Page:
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Sail West to Find East
From:
David Morey -- Dedicated to Helping Companies Win David Morey -- Dedicated to Helping Companies Win
For Immediate Release:
Dateline: Washington , DC
Thursday, November 14, 2019

 

Innovating Innovation Chapter 3He barely qualifies to stand here. The day before, he had overstepped the takeoff board—twice!—then remeasured his steps and took a careful, safe third and final jump from behind the board to squeeze into the 1968 Olympic long jump final in the razor-thin air of lofty Mexico City and amid the racial and social protests of the era.

This is the Olympic Final. He watches the first three men over-run the takeoff board and foul, just as he had done in the qualifying round. Now, at last, it’s his turn. In an agony of nerves, he waits an eternal twenty seconds before galloping down the runway.

Later, he remembered: “I could not feel my legs under me I was floating.”

It feels good. His foot hits the board perfectly, and he is up, forward, and in motion. Now, with little control over his own destiny, he floats for a full six seconds, rising and hitch kicking his way along the rarified 7,350-foot Mexico City air. He extends his feet to land as far forward as possible and immediately feels he might have gone even farther, because he falls mistakenly backwards, losing some precious inches that can make the difference between a gold medal and nothing. He bounds out of the sand pit—bouncing and bouncing up and down like a Kangaroo.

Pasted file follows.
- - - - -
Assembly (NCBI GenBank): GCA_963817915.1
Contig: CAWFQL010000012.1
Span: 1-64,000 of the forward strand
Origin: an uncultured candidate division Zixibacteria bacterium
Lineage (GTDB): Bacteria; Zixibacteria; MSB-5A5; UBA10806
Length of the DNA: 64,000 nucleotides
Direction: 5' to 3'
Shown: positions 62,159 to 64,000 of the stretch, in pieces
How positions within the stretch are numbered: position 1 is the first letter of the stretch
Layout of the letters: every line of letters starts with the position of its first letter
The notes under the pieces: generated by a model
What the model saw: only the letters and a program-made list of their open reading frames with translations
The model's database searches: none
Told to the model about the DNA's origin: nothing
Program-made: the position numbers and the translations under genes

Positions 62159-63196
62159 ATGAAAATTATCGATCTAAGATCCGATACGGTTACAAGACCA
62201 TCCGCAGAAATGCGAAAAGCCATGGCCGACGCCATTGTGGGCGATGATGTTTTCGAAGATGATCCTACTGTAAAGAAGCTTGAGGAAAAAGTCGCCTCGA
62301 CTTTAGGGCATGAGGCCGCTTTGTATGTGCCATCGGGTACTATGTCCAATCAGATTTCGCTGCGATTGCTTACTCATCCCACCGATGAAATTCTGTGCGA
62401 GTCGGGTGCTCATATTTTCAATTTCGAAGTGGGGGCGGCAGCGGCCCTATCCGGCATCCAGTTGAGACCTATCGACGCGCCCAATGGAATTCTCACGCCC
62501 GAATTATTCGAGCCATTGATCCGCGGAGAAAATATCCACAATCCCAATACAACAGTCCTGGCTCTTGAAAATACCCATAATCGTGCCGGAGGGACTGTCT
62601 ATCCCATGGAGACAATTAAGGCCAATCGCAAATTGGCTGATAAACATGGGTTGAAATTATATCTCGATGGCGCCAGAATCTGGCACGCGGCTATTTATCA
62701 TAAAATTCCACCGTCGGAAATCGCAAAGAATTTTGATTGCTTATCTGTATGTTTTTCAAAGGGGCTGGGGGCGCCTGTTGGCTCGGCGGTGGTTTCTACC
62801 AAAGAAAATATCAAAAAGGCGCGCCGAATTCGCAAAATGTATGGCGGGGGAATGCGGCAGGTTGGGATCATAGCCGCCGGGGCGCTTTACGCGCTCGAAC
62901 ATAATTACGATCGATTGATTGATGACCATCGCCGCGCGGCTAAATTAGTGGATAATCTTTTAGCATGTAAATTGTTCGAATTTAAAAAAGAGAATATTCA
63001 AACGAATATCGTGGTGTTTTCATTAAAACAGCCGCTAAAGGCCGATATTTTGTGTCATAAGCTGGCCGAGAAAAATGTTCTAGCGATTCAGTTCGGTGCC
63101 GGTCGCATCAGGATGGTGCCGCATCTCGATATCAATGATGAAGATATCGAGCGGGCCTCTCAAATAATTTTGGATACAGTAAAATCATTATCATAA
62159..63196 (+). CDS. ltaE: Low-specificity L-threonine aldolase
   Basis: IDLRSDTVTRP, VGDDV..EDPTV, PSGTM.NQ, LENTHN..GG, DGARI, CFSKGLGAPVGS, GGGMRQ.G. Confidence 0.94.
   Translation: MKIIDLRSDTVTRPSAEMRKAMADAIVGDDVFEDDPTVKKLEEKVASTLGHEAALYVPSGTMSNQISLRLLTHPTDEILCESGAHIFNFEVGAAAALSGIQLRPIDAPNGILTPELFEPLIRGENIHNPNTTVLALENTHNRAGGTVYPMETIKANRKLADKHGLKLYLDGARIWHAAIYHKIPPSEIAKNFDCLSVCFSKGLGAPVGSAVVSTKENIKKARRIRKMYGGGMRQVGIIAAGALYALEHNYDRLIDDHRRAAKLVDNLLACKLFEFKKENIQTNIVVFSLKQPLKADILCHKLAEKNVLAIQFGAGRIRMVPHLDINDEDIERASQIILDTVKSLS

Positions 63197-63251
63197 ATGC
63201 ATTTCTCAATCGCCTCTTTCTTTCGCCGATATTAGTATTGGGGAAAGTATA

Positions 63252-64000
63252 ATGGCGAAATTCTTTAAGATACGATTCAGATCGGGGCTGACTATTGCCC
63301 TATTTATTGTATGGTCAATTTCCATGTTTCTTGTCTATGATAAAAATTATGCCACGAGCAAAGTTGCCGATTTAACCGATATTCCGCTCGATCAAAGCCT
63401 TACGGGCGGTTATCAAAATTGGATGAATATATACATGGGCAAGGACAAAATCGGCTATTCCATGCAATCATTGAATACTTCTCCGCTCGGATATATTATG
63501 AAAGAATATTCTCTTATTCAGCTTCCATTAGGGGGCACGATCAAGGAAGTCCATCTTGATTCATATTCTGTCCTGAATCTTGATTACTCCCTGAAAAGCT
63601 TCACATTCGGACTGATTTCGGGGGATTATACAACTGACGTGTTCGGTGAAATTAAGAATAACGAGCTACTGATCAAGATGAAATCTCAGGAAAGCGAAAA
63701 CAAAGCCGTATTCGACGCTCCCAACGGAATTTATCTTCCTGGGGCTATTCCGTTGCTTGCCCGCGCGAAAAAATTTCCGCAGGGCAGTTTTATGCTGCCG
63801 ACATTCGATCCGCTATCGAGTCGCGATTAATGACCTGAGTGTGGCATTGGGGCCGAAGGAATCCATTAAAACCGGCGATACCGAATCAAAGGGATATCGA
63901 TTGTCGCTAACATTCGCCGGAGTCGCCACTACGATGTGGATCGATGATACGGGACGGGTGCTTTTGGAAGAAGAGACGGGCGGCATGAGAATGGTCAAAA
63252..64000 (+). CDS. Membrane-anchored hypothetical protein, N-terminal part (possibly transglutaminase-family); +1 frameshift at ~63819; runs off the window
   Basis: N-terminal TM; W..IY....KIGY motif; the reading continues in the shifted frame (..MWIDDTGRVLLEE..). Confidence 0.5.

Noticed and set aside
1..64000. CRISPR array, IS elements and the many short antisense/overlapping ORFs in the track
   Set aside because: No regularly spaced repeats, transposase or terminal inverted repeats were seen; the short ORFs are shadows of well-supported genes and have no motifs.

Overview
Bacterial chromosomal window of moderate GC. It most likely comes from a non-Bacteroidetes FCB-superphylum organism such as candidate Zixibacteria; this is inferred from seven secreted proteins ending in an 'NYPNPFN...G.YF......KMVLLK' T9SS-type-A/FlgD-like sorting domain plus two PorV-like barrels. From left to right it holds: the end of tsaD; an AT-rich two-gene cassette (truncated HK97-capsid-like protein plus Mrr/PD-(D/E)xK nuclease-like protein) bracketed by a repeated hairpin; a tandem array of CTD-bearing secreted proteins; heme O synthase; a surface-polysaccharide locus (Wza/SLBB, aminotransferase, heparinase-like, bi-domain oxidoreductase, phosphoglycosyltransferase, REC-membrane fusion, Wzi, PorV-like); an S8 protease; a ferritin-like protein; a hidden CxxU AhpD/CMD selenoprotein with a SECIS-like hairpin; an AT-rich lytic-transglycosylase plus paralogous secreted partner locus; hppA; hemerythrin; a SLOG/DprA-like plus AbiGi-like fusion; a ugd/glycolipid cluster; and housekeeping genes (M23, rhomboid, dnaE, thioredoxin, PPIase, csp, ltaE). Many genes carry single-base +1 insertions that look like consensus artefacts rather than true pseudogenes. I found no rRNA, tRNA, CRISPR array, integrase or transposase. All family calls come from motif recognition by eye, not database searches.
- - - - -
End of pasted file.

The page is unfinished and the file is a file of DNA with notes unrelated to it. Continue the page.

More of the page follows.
It feels good. And the big crowd seems to agree, reacting immediately as if they can sense something special has just happened. But he has no real idea. He can only wait with everyone else. He thought, he hoped, he might win a medal—but maybe, maybe this will be something more.

Five minutes pass. Ten. Then fifteen minutes.

What is going on? What is taking so long?

He is told that the new electronic system cannot measure this leap, but, eventually someone rummages through a bag and produces a good-old-fashioned measuring tape.

He waits.

Finally, it hits the scoreboard: 8.90 meters.

But he did not learn meters at Jamaica High School, Queens, New York, where my friend, Larry Ellis, discovered this talented athlete. So, he’s still in the dark, unaware of what he’s done.

Then the announcer, tremendously excited, shouts out in English: “Ladies and gentlemen, Bob Beamon has just crushed the world record….” And they announce his jump, in feet now, twenty-nine feet and two and a half inches.

It’s still difficult to comprehend—not just for this long jumper, but for the crowd. Bob Beamon has just broken the world record by twenty-one and three-quarter inches. It is a world record that had been broken before this only twelve times since 1901, by an average increment of only two and a half inches. It’s no wonder, Beamon’s long jump is an Olympic record still today, fifty years later. It is a jump that redefines not just Beamon’s own sport, but athletic achievement itself.

The physiologist Ernst Jokl has a word for what happens next: “cataplexy,” by which the emotional shock of something takes not just your breath away but steals your ability to stand or even move your body. So, Bob Beamon, the man who has just redefined athletic achievement itself in the accidentally perfect jump of the century cannot rise to his own feet.

 
Vice Chairman
Core Strategy Group
Washington, DC
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